Matt Chandler: Good morning. It’s good to see you. I get the privilege of introducing to you Jamin Roller. Jamin Roller is at our Plano Campus. Some of you might know him. He was here with us for a long time before Plano cherry-picked among our best staff members here at FloMo. Jamin is an excellent communicator, but better than that, he’s a really anointed man of God. So if you’re a good communicator with good insight and then the Holy Spirit anoints you, that’s a real gift to the church, a real gift to the Plano Campus. Will you guys welcome Jamin as he’s going to come out and teach our second week of Advent?
Jamin Roller: Good morning, and Merry Christmas. Turn in your Bibles to Luke, chapter 1, and we’ll start together in verse 46. As you’re turning there, I just want you to know that outside of a godly mom and a godly dad, I don’t know of an influence in my walk with the Lord as meaningful and impactful as The Village Church.
So to be not just a staff member but a member here and to have been a member here for some time is incredibly special, an objective evidence of God’s grace in my life. I say all that because I want you to know I’m really humbled by that introduction, humbled to be here with you this morning. God is truly kind to me in that.
My wife and I are in a season of waiting. Last August we drove down to the beach and met some friends down there for a week of vacation. We get to the house, and I start unloading the van and pulling out suitcases, and it doesn’t take me long to realize I’m doing it all by myself. I’m unloading all of these suitcases and all of this stuff by myself. I had been on the road with my family for two days, so I was in a really good place spiritually, and I start to, in my heart, get frustrated. Where is my wife, and why isn’t she helping me?
All of a sudden, she comes out of the house, grabs me by the hand, and takes me down to the beach. We sit on some steps that are right there at the edge of the beach, and she says, “I’m pregnant.” We have two older kids, so this is our third, and immediately we enter into a season of waiting. From that day, looking at that day when we hear that good news, looking forward to the day at the end of April, beginning of May, when we will welcome our new baby, and we’re in this season of waiting.
What I want you to know is that we, as a family, want to wait well, which means we’re doing things to wait well. We announced it shortly to our two older kids there on the beach. We told them, “Hey, there’s a baby in Mommy’s belly.” My son, who’s 6, responded as you’d think. He said, “Yay!” and he gave my wife a hug, and my little girl, who’s 4, looked at me and said, “Dad, that’s really weird.” I said, “Well, actually, you have no idea how weird it is.” We want to wait well.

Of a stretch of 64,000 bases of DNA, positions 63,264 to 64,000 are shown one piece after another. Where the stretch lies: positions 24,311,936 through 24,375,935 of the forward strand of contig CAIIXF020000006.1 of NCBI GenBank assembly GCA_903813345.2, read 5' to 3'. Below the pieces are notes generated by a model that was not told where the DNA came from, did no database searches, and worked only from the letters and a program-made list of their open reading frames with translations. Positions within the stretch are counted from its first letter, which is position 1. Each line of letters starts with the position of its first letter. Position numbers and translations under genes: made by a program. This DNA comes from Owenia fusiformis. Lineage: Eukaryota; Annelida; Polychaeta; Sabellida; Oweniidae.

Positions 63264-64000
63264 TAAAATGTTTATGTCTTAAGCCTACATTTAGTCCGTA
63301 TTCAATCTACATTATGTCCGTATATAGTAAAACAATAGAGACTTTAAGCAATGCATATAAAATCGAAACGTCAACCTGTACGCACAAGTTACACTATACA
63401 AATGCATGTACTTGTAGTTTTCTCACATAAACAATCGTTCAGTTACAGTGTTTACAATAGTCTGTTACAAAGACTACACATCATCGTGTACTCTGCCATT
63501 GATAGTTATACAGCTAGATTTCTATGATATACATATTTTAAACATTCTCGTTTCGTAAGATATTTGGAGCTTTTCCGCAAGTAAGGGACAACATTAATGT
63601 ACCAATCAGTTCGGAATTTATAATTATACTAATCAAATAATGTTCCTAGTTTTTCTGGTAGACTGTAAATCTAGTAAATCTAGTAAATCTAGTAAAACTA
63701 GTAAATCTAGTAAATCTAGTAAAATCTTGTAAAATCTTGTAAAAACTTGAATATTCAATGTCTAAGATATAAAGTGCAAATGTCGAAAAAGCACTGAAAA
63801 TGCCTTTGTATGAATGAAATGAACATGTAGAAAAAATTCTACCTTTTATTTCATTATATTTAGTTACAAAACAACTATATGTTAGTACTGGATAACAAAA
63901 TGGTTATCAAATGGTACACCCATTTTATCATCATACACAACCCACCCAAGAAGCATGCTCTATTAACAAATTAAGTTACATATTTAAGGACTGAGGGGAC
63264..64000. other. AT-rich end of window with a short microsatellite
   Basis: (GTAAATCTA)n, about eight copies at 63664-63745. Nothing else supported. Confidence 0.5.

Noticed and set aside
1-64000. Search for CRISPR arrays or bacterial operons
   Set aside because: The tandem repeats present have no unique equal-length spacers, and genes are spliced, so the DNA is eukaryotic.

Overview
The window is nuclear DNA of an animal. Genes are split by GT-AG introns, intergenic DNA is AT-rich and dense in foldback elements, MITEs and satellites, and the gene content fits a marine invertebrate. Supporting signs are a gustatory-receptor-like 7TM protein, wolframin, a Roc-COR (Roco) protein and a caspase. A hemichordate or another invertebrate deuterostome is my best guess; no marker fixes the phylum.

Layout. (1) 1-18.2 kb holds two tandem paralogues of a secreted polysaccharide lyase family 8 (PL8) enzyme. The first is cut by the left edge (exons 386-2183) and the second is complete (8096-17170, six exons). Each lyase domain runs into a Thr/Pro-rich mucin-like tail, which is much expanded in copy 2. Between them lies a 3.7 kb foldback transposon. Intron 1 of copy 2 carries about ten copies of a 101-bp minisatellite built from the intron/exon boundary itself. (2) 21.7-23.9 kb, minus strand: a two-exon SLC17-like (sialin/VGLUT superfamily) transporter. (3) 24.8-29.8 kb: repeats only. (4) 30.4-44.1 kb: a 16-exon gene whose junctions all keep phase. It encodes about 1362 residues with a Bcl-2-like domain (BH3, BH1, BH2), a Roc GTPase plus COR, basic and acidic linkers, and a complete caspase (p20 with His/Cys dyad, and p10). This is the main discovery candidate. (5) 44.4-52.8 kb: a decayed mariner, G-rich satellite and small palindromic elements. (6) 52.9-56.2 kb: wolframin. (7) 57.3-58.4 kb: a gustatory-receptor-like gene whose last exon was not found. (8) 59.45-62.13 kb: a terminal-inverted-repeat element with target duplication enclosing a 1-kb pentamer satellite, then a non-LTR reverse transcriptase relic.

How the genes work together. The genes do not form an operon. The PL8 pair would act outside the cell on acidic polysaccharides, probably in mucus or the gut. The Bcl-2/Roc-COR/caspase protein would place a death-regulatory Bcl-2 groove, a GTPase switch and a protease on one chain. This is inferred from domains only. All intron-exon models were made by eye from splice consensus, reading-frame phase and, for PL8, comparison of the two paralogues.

Part of waiting well for us means we found out the gender, found out we’re having a little baby girl. Some friends of ours said, “You really should wait until the day the baby is born to find out the gender; it’s more of a surprise that way,” but that is not my wife at all. There’s something she values more than being surprised, and that is being prepared. So we found out we’re having a little girl, and we’re waiting. We’re getting down all of the old baby stuff, and we’re trying to make space, and we’re talking through finances and plans and all of that.
I’m having serious conversations with my son. “Buddy, you’re the only boy in the family, which means you have to get used to not getting your way. It’s just a reality. You are the only brother, the oldest brother to two beautiful sisters, so you’re going to have to learn how to fight. You’re just going to. For Christmas we’re going to get you some brass knuckles. We’re going to watch The Karate Kid, and you’re going to have to learn how to fight.” Because we’re trying to wait well. We want our waiting to be active. We don’t want our waiting to be passive.
This is week two of Advent. Last week, Matt talked about the “already, not yet” reality we live in as Christians. There’s so much that’s already true, and then there’s so much that’s not yet, that we’re waiting for, so we’re living in that in-between. We look back on Jesus’ birth and his life and his death and his resurrection and his ascension, and we look forward to the sin-shattering, hope-realizing day of his return. That makes us a people who are waiting, and we want to wait well. In fact, the Bible is going to tell us throughout that we are called as a people to wait well. Jesus says in Mark 13: